For some time now, television industry observers have been declaring the need for new blood in Italy’s small-screen landscape, but a tentative first step toward challenging the longstanding RAI-Fininvest duopoly has met with dismal results.

Independent web Italia 7 pulled off a coup late last year, announcing the purchase of a crop of top-drawer feature films from Warner Bros, to be aired during December. But the entire slate, topped by such titles as “The Bodyguard,” “Batman: The Return” and “Lethal Weapons,” was withdrawn.

The acquisition of TV rights to a package of WB films and TV series by Daps, which controls Italia 7 and two minor channels, was perhaps the first instance of a potential ratings booster of this magnitude being sold outside of RAI or Fininvest.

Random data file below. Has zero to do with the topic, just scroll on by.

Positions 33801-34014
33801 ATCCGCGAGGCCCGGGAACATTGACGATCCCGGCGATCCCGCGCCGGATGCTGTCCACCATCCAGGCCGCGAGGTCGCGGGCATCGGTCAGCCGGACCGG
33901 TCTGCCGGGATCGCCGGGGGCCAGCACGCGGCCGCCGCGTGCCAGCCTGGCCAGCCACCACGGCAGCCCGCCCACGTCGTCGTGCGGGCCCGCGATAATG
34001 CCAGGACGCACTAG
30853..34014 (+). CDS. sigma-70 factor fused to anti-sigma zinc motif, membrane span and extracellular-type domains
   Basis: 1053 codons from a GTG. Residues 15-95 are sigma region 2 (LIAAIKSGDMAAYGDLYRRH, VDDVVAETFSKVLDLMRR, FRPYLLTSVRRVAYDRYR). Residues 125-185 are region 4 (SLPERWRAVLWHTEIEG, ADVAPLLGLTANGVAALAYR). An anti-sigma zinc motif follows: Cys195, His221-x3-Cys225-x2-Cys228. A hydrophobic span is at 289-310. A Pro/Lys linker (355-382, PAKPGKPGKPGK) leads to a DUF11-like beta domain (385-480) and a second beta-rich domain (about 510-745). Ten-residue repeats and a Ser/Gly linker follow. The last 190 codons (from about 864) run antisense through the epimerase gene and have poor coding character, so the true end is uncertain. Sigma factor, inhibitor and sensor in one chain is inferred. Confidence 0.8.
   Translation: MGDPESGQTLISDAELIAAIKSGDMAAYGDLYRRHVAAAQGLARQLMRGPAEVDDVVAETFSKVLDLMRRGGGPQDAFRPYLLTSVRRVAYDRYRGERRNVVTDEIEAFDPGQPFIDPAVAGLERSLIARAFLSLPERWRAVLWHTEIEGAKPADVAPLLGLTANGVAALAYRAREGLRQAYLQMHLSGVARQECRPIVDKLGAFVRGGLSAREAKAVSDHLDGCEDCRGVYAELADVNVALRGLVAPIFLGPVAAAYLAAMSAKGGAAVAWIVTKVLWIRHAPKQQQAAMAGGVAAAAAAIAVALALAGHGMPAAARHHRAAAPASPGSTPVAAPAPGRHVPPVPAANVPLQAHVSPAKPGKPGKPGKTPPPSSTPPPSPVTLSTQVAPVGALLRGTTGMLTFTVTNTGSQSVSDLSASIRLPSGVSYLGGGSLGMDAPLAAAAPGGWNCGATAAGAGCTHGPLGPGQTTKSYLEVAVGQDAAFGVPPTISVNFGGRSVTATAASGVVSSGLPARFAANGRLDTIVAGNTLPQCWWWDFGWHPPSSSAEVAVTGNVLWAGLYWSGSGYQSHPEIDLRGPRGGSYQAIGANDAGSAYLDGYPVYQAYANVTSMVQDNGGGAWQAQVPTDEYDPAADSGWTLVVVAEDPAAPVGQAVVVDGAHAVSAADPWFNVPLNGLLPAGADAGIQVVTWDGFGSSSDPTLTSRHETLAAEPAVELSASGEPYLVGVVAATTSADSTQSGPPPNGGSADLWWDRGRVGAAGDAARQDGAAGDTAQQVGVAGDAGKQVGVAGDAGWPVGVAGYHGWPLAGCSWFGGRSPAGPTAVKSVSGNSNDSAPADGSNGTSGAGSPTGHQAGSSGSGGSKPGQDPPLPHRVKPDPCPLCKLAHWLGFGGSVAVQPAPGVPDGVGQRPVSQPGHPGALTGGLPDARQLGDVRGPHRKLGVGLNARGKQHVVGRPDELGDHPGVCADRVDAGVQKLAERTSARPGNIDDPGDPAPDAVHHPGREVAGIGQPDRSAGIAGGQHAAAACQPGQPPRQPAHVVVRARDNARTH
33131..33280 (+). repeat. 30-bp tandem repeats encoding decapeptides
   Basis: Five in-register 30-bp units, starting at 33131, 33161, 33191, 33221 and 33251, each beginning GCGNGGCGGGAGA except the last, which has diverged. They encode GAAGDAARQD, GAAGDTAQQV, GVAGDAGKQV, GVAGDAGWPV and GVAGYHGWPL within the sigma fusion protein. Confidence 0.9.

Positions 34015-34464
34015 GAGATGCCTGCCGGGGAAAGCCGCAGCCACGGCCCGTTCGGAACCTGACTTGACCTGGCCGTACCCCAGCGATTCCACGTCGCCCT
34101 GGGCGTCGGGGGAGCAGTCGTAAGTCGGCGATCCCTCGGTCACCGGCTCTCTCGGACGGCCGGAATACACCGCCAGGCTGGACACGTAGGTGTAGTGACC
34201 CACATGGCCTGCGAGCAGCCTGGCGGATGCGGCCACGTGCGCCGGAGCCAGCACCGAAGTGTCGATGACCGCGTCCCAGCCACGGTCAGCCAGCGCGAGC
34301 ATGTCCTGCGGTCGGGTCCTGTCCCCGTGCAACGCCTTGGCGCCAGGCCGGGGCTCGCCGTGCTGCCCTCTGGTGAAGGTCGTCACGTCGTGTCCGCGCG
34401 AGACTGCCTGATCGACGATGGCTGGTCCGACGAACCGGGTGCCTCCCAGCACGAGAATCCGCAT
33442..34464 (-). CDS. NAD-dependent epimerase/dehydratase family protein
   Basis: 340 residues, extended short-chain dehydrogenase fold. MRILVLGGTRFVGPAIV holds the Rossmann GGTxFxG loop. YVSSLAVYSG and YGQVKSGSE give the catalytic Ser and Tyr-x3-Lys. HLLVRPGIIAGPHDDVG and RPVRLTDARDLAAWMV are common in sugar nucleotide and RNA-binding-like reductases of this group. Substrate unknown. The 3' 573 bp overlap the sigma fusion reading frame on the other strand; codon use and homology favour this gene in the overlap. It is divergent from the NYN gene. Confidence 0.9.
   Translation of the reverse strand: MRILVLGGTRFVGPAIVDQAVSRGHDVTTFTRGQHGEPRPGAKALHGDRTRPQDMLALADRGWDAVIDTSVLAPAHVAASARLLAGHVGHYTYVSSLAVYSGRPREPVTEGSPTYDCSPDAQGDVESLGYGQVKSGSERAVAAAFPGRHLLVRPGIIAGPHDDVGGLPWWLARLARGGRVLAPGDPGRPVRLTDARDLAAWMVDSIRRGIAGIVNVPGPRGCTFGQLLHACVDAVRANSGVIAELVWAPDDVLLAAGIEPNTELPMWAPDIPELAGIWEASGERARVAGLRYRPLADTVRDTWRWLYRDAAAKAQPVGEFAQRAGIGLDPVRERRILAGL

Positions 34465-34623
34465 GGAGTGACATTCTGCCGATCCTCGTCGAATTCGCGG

Daps CEO Gianpiero Ades tested the waters by broadcasting a series of Warner titles that were not TV premieres, but nonetheless represented a considerable leap in quality for films aired on Italia 7. They included “Fandango,” “Body Heat,” “All the President’s Men” and “Little Shop of Horrors.” But results were so lackluster that Warner Bros. Television Italia chose to renege on the big-title deal.

“At this point, we preferred to block the broadcast to avoid wasting films with the potential to obtain good results on television,” said Rosario Ponzio, chief of Warner’s Italo TV division. “The Daps deal has been frozen for the moment, while we wait for more substantial guarantees.

“The programming of one or two big films per week, as we foresaw, is not sufficient to support a network without other programs to pull an audience.”

Meanwhile, execs at Daps have begun looking for new investors to cobble a more aggressive lineup, and to heighten Italia 7’s profile.

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